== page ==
Meat packing idea ignites dispute

- Last updated on GMT

Related tags: Supermarket, Asia-pacific, Money

New Zealand plastics company Vertex is currently embroiled in an
NZ$2 million (€2m) dispute with Wellington-based investment company
Active Equities over its new chilled-meat packaging system,
Securefresh.

New Zealand plastics company Vertex is currently embroiled in an NZ$2 million (€2m) dispute with Wellington-based investment company Active Equities over a new chilled-meat packaging system, Securefresh.

The system allows "fresh meat" to be stored for up to two months by supermarkets, and the system is under consideration by supermarket chain Progressive. Vertex is also talking about it to Woolworths in Australia.

With present packaging, fresh chilled meat will last only four or five days on the shelf. In the United States, supermarkets have to dump 20 per cent to 30 per cent of their fresh meat, though waste is thought to be less in New Zealand.

The Securefresh system would see an end to supermarkets dumping meat, with significant savings. Meat could be stored for a couple of months, but would usually be used within a fortnight or so.

Vertex has the exclusive agency for the Securefresh low-oxygen chilled meat packing system, which the firm says has significant growth potential.

Vertex bought the patents for both Australia and New Zealand, a customer list and the use of the name for the Asia-Pacific region, from Securefresh Pacific.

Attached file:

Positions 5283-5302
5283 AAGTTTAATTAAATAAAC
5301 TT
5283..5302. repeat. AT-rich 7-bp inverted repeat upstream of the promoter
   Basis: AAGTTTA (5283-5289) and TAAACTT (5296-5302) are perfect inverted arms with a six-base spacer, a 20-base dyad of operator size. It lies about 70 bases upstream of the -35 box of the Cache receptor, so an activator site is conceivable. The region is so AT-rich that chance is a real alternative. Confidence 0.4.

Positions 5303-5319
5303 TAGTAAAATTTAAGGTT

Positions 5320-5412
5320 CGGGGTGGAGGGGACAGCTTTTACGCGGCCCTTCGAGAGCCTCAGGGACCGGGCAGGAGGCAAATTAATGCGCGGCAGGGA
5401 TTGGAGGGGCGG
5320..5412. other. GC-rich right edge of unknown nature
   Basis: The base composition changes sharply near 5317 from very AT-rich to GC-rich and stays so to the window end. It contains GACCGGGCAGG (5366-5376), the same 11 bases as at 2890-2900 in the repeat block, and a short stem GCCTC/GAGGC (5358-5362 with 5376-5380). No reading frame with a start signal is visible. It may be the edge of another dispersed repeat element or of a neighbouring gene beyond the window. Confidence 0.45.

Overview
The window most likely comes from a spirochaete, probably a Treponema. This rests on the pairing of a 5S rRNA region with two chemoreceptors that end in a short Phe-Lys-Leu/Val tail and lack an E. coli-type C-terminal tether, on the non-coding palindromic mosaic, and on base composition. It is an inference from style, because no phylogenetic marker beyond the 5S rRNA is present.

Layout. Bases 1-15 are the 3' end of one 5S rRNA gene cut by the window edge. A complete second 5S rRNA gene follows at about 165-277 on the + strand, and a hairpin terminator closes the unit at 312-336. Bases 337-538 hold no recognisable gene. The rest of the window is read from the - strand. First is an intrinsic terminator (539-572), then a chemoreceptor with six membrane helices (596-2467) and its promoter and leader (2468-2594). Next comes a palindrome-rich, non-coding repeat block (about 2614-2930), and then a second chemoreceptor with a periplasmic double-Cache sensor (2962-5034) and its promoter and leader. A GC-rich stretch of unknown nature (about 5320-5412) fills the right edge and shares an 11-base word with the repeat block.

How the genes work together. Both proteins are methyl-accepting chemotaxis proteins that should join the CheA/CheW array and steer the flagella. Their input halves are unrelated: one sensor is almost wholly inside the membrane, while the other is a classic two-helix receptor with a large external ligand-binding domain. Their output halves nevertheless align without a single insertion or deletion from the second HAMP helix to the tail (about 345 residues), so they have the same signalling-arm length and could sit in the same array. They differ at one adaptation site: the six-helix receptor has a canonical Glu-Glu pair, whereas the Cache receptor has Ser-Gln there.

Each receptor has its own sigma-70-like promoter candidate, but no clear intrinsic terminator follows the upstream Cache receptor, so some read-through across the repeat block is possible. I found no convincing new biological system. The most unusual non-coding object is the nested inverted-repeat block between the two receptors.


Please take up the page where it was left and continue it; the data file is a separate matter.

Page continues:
The Securefresh system extracts oxygen from the meat pack and replaces it with carbon dioxide.

As long as the meat is kept at zero degrees celsius, it should remain fresh for up to two months, according to Vertex managing director Paddy Boyle.

Vertex has made almost $ 19 million of exports, mainly to Australia, but has a Securefresh division based in Australia and is talking to potential Securefresh customers there. The company claims that the US market was also exciting for its export potential.

But the Vertex prospectus, out yesterday, reveals a $ 2 million contingent liability because of an "acquisition dispute" with Active Equities over the purchase of Securefresh.

Vertex says that the purchase of the Securefresh assets was supposed to be made in two payments. The second payment of $ 2 million was due when certain conditions were met - if the system could be used with foam trays instead of rigid plastic trays.

The vendor, Securefresh Pacific, said it was on the point of commercialising the use of the foam trays with the Securefresh system in the US and Vertex agreed to pay an extra $ 2 million if the means was proven, an agreement which the company alleges has now been broken.

Related topics: Processing & Packaging

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